Is the guilt stimulated by the fact we had to go out and buy him from another breeder? Rather than him be born in our spare room? I feel it acutely at times. Just looking at Dembe on occasion will reduce me to tears because looking at him reminds me of what we have lost. 3 dogs in the space of 55 weeks. That is a lot of loss to deal with, on top of the human losses we also suffered. 

I also feel guilty because my anxiety levels have dropped since Mollie and Frankie passed away. I knew that they weren’t long for this world even though you hope in your heart they will last just a little bit longer. Frankie had rapidly declined over the space of the 12 months and I am now pretty sure that the inner ear infection Mollie had in the summer was her first stroke. Purely because the symptoms the day before she passed were exactly the same.  Both dogs were spoilt rotten in the last 12 months of their lives. They really enjoyed themselves. We had hoped Mollie would have a good six months after Frankie passed but it wasn’t to be and that breaks my heart. In the days after Frankie passed I made such a fuss of her, plied her with sausages like they were the elixir of youth. I feel guilty that perhaps I didn’t see how much she was grieving for her son. The vet certainly felt that the grief was a contributing factor in her catastrophic stroke. 

My anxiety levels have dropped also because Frankie was having some quite bad mobility issues. At night I would never sleep very deeply because I was always listening out for him in case he fell or he couldn’t manage getting back upstairs after going down for a drink or to let himself out into the garden. Because Dembe is younger he doesn’t get to roam around the house at night or even during the day. He can’t yet manage the stairs so he is confined to my room at night by a baby gate.

I would talk about the day that we wouldn’t have the Weimaraner’s anymore and it always seemed like some mythical date in the future. Even though I could see them ageing and losing condition I must’ve practised cognitive dissonance because on another level I couldn’t believe we would ever lose them. They would live forever in our little bubble, being loved and returning that love tenfold.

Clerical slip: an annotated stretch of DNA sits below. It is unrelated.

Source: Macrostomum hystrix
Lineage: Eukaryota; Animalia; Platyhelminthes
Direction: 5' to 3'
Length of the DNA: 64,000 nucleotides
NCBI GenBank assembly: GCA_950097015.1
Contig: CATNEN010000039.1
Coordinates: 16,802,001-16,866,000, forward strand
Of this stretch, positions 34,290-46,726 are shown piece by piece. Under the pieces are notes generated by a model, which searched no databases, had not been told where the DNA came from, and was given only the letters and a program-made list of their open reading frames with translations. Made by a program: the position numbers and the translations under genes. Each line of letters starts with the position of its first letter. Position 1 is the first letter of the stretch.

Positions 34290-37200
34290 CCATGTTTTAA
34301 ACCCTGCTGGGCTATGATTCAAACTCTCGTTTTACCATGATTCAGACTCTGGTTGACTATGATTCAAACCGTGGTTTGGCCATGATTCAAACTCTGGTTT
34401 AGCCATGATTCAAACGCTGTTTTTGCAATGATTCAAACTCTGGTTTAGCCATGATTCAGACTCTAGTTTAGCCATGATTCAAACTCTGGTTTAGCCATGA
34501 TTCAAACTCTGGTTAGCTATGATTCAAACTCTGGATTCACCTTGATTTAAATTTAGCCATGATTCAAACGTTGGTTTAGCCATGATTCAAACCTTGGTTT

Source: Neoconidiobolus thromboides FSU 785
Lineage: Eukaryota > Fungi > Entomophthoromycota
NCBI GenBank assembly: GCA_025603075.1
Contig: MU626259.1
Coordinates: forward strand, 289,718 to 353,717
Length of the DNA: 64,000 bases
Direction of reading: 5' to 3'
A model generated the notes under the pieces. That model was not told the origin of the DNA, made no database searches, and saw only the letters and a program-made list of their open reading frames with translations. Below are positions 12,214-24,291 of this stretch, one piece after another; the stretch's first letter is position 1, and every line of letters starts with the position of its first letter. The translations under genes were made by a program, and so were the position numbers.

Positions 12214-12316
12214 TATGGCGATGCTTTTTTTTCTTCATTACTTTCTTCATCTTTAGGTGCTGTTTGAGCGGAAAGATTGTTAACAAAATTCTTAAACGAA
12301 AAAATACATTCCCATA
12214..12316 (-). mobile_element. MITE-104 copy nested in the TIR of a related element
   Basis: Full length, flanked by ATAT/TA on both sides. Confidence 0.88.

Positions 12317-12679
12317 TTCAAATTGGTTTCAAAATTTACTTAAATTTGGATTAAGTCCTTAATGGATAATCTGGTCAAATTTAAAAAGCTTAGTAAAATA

Now I get anxious about loving Dembe too much in such a short space of time. I still look at him at times and have to remind myself that he is mine. I wouldn’t be without him, he is a devoted pup who loves Jay and I equally. Today at a friend’s place Jay was training Dembe in the garden and Dembe was so totally focused on him. All this little dog wants to do is please us, be loved and be fed the occasional piece of cocktail sausage when he has been a good boy. If we had tried to do the training with the Weims they’d have put two fingers up and walked away. We loved the Weims for that, they were so independent, free thinkers, the hooligans we used to nickname them – in a loving way. The relationship we have with Dembe is so totally different, he lives to please and be told he is a good boy.

He has a lot of traits like the Weims had, he is almost like a mish mash of all their characters. He reminds me a lot of Frankie the way he is such a mummy’s boy, the way he herds me ( nudging the back of my leg with his nose) when following me into another room. The way he has to be with me the majority of the time, although Frankie would have never climbed into the shower with me, Dembe does this frequently. The girls however would regularly poke their heads around the side of the shower when I was in there. Willow was the most adventurous and would come in and have a drink! She was the water baby out of the three, she would run to the pond on the common and dive straight in for a swim. She always looked like a human when she was swimming due to the way she held her head out of the water. I always imagined her with one of those 1970’s  swimming caps covered in flowers. 

I am glad that we decided to change breeds after the Weimaraners.  Weims will always have a special place in my heart, too many years involved with them not to. I have owned 4 plus 18 puppies were bred from Mollie over two litters. Life without them is strange. However my eyes have been opened to the world of Labrador’s now and although I know each dog has a different character, I love Dembe’s character. I can’t get my head around the differences in breeds of dogs. I was quite ignorant before and just thought all dogs were pretty much the same. We have gone from hose pipe / shower averse Weims to a dog we can’t stop getting wet at the slightest opportunity. In the shower no problem I’ll join you mum, got the hosepipe on ? I need to chase that and bite the water. He has us in stitches every day.

I guess guilt is just part of my makeup, I have always been this way. I feel guilty about stuff I haven’t done. I think it comes from a sense of always being in the wrong, even though that is untrue I always felt that way. I always doubt any decisions I make for fear of getting it wrong. Now I am trying to break that habit, I know the guilt is just a stage of grief. I have been through it with every dog I have ever lost. With Travis for years I felt guilty that we had given up on him – despite being told his kidneys were failing and that he had less than 12 weeks to live. I felt the same way about Willow, not noticing how poorly she was quickly enough – neither of us did and the vet told us how stoic our dogs were and didn’t show any signs of illness until at death’s door. I felt guilty after Willow had a closed Pyometra despite taking her to the vets in the preceding weeks saying that there was something wrong with her. I felt the same guilt when she had breast cancer, even though the vet told us he was surprised that we had felt such a small lump.